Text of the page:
Donating your Required Minimum Distribution: Quick Facts about QCD’s

Donating your Required Minimum Distribution: Quick Facts about QCD’s

by Carolyn Rice

If you are over the age of 70 1/2, own a traditional or inherited IRA and make donations to charitable organizations, you may wish to consider qualified charitable donations (QCD) from your IRA.  A QCD is a gift made directly to a qualified charity (must be a 501(c)(3)) from an IRA.  After several years of on-again off-again, the PATH Act of 2015 made QCDs a permanent option for IRA owners.  Following are some guidelines for QCDs:

  • The gift must be one that would, had the funds not come from an IRA, be fully eligible for a charitable deduction on the taxpayer’s return. No goods, services or benefits from the donation should be received by the donor.  Donor advised funds are not eligible for QCDs.
  • Given as a QCD, the distribution from the IRA is not counted as income on the donor’s tax return nor does the gift qualify as a charitable deduction.
  • Checks written from the IRA must be written directly to the charitable organization. Any checks written to the IRA owner will be treated as a distribution even if sent on to the charity.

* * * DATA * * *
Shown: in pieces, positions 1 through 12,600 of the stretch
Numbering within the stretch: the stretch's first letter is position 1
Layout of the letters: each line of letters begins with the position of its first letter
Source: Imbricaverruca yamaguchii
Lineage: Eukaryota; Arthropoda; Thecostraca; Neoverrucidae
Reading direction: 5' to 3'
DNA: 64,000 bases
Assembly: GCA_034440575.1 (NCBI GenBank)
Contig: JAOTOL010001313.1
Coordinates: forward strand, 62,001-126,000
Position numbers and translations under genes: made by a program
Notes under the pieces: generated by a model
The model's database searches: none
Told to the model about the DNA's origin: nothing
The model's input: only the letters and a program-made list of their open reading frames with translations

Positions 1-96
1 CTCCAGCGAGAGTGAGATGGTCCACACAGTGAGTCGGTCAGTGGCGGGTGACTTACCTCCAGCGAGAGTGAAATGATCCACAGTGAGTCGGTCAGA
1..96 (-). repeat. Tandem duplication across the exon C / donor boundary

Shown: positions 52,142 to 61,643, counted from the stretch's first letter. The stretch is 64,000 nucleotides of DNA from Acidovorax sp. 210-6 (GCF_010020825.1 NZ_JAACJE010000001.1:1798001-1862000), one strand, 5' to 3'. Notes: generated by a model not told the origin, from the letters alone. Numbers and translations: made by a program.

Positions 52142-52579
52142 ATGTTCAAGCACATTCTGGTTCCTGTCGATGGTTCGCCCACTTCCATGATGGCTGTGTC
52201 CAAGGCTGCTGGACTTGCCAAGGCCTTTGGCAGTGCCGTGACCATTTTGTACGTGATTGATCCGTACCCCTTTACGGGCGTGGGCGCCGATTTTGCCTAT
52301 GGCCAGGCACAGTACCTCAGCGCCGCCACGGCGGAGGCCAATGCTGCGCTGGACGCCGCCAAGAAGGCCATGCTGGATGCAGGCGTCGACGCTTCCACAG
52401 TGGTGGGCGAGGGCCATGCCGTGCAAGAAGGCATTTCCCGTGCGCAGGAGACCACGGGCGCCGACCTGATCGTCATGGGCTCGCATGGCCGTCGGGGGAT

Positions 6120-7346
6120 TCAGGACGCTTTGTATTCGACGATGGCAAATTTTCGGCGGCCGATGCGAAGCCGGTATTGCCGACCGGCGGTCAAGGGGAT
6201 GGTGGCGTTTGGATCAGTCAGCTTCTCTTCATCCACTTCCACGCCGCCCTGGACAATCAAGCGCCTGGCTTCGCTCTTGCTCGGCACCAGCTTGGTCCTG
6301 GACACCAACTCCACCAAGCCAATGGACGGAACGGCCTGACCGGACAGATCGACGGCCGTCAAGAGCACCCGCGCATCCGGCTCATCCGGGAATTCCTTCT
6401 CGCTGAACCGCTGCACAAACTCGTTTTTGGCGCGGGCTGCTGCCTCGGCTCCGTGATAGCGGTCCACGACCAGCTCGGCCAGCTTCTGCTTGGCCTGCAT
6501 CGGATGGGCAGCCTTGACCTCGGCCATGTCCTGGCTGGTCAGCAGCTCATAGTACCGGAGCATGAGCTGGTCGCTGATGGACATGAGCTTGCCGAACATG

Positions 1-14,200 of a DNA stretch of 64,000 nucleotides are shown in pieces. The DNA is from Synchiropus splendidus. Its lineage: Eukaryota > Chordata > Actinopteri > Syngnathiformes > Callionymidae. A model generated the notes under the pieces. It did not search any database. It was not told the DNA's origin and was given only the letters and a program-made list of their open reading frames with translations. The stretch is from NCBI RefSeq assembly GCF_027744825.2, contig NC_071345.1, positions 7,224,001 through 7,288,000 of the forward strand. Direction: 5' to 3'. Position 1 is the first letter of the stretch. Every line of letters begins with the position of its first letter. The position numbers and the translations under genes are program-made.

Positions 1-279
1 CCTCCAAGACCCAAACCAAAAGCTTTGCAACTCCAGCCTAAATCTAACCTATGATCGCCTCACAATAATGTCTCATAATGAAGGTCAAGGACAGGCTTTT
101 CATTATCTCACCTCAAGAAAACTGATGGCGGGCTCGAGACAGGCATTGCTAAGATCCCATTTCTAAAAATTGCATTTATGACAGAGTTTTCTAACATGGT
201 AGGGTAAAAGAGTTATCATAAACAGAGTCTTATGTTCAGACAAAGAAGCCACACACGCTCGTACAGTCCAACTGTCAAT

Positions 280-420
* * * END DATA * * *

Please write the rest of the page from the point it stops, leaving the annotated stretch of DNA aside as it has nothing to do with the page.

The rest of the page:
• If you are required to take distributions from your IRA (at age 73 in 2023), a QCD can satisfy part or all of your required distribution without increasing your income. Doing a QCD versus a distribution may reduce the amount of your social security that is taxable and can keep your adjusted gross income lower for other purposes such as your Medicare premiums.
  • Gifts of up to $100,000 can be given per taxpayer each year. If a husband and wife have separate IRAs, each can give up to $100,000 for a total of $200,000.  The $100,000 limit will be indexed for inflation starting in 2023.
  • You must be 70 ½ on the date of the distribution. Any distribution processed prior to reaching the age of 70 ½ will be treated as taxable income.
  • SEP IRAs and Simple IRAs are not eligible for QCDs if they are still receiving contributions. Employer retirement plans are also not eligible.
  • The SECURE Act 2.0 makes provision for a one time gift of up to $50,000 from an IRA to be used to fund a Charitable Gift Annuity or a Charitable Remainder Trust.

If you are interested in making a QCD from your IRA we suggest that you look into adding checking to the IRA account so that you can make your gifts in the amount and when you wish.  While we understand that many people like to make gifts during the holiday season at the end of the year, we suggest that you make any gifts from your IRA earlier in the year and confirm that the checks have cleared the account before year-end to avoid confusions and possible questions from the IRS.

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